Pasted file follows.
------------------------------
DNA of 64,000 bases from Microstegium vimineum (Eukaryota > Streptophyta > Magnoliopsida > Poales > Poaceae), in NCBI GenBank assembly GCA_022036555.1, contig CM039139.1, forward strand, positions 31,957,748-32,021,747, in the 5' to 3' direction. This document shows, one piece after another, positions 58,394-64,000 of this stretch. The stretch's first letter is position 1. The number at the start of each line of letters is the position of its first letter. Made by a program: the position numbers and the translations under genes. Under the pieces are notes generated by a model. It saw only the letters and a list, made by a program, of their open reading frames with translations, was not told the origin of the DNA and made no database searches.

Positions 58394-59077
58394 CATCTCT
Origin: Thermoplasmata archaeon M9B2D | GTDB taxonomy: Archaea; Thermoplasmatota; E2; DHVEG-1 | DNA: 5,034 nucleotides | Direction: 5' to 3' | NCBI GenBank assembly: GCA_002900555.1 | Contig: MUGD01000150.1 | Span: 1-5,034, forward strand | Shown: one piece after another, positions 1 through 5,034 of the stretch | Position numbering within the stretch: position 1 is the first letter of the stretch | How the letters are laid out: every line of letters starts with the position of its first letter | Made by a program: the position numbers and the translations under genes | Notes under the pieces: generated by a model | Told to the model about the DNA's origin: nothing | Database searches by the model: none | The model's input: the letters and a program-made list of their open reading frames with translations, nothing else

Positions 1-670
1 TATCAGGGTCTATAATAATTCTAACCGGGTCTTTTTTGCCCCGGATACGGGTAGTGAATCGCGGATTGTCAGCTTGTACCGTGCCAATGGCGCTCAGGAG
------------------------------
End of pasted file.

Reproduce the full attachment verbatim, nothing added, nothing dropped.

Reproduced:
DNA of 64,000 bases from Microstegium vimineum (Eukaryota > Streptophyta > Magnoliopsida > Poales > Poaceae), in NCBI GenBank assembly GCA_022036555.1, contig CM039139.1, forward strand, positions 31,957,748-32,021,747, in the 5' to 3' direction. This document shows, one piece after another, positions 58,394-64,000 of this stretch. The stretch's first letter is position 1. The number at the start of each line of letters is the position of its first letter. Made by a program: the position numbers and the translations under genes. Under the pieces are notes generated by a model. It saw only the letters and a list, made by a program, of their open reading frames with translations, was not told the origin of the DNA and made no database searches.

Positions 58394-59077
58394 CATCTCT
Origin: Thermoplasmata archaeon M9B2D | GTDB taxonomy: Archaea; Thermoplasmatota; E2; DHVEG-1 | DNA: 5,034 nucleotides | Direction: 5' to 3' | NCBI GenBank assembly: GCA_002900555.1 | Contig: MUGD01000150.1 | Span: 1-5,034, forward strand | Shown: one piece after another, positions 1 through 5,034 of the stretch | Position numbering within the stretch: position 1 is the first letter of the stretch | How the letters are laid out: every line of letters starts with the position of its first letter | Made by a program: the position numbers and the translations under genes | Notes under the pieces: generated by a model | Told to the model about the DNA's origin: nothing | Database searches by the model: none | The model's input: the letters and a program-made list of their open reading frames with translations, nothing else

Positions 1-670
1 TATCAGGGTCTATAATAATTCTAACCGGGTCTTTTTTGCCCCGGATACGGGTAGTGAATCGCGGATTGTCAGCTTGTACCGTGCCAATGGCGCTCAGGAG